Wroclaw, the capital city of western Poland, is a sleepy kind of place, a stitching together of river-bound peninsulas that has the feel in its more picturesque quarters of a pocket-sized Prague. Certainly the steeply-banked Municipal Stadium, the newly built 40,000-capacity home to Slask Wroclaw, will not have experienced anything like the noise that will greet Friday night's opening day Group A match between Russia and the Czech Republic, a notable eastern European rivalry rejoined in a city that is just 130 miles from the Czech capital.

Both teams are engaged in a period of cautious reconstruction – propped up by some ageing star names – but both are also expected to escape the group, notwithstanding the random element of host nation inspiration for the Poles. For Dick Advocaat, who has managed five national teams and will be stepping down from his post with Russia after this tournament, it has even been necessary to dampen expectations after a qualifying campaign marked by an attacking style of play. Russia topped their group for the first time and were buoyed further by a recent 3-0 friendly defeat of Italy.

"We won 3-0 against Italy, and it wasn't flattering – it gives you a lot of confidence," Advocaat said, showing himself to be fluently laconic in at least three languages ahead of Russia's final training session. "This will be a totally different game against a totally different opponent. We did an excellent qualification with a very attractive way of playing. Like all 15 other countries we are very confident to start."

Asked whether he would continue to set up his team in the attacking 4-3-3 formation that has characterised their best displays, Advocaat struck a note of wily caution. "I have to be honest, it is all about results at this stage. But we can't change our way of playing – a more attacking open style. You just have to be aware of the opponent."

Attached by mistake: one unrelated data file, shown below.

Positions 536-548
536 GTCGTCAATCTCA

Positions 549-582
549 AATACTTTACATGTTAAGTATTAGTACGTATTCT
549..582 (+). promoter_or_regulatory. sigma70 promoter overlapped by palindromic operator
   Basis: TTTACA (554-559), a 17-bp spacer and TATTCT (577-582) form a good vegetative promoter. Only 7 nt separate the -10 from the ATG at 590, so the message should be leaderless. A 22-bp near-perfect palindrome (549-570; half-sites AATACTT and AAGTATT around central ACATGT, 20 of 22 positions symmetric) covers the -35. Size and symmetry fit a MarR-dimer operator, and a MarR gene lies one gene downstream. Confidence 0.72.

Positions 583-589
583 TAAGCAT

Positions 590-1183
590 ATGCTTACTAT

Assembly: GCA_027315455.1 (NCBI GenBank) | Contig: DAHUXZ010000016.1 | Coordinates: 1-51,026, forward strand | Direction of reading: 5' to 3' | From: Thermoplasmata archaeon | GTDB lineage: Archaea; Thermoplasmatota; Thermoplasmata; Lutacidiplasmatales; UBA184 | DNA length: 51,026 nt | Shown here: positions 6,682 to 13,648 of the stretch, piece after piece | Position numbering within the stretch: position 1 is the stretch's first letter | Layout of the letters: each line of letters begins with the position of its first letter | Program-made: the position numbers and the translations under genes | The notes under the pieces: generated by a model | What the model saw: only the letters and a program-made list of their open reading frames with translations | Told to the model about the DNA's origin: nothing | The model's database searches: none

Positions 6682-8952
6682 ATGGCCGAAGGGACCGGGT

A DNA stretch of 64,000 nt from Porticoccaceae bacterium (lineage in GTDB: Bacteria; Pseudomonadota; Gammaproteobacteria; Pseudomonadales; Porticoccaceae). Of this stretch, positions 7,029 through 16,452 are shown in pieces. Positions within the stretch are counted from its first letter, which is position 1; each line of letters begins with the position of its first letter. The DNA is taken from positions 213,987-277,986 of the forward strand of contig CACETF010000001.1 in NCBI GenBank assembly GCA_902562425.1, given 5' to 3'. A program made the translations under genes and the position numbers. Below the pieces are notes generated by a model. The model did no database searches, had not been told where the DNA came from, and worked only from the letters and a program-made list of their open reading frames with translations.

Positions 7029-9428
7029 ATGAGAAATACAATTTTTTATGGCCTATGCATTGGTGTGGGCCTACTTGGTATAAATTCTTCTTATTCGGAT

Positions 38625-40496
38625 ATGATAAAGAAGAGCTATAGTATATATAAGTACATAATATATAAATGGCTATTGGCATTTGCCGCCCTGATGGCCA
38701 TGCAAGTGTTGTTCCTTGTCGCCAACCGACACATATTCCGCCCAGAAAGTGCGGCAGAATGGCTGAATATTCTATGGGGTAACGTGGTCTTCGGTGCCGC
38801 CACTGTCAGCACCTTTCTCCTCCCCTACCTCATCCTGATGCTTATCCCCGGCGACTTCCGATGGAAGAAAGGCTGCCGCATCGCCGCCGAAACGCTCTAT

Also of the condition of his own players; this is an ageing team, convalescing from a particularly arduous Russian season. Advocaat insisted: "It's not how old you are, it's how good you are" but admitted Russia have been training only once a day. Thursday's session revealed little more than Andrey Arshavin's rather drastic new short back and sides, along with plenty of emphasis on short passing drills as befits a possession-based lineup.

Russia at least have no fitness problems, with the impressive goalkeeper Igor Akinfeev passed fit. For the Czechs there is still some concern over Milan Baros's muscle strain. Occasionally maligned in English football, Baros has 41 international goals and will lead the line alone should he recover as expected. The Czech spine is completed by further familiar faces: Petr Cech remains the dominant star, and Tomas Rosicky has recovered from calf injury and will act as playmaker in a team bolstered by energetic additions from a successful Viktoria Plzen team. Much is expected of the midfielder Petr Jiracek, who will patrol the central areas in a revolving five-man midfield. David Limbersky is expected to provide some thrust from the left.

There will also be an English presence here. Howard Webb and his four-man Premier League team will officiate. Webb was roundly – and perhaps a little bizarrely – pilloried by the Dutch media after the World Cup final in South Africa. Advocaat, of course, was generous in his praise: "Webb is one of the best referees in the world. He was unlucky in the World Cup final, but he's the top referee in England and we are very happy to have him."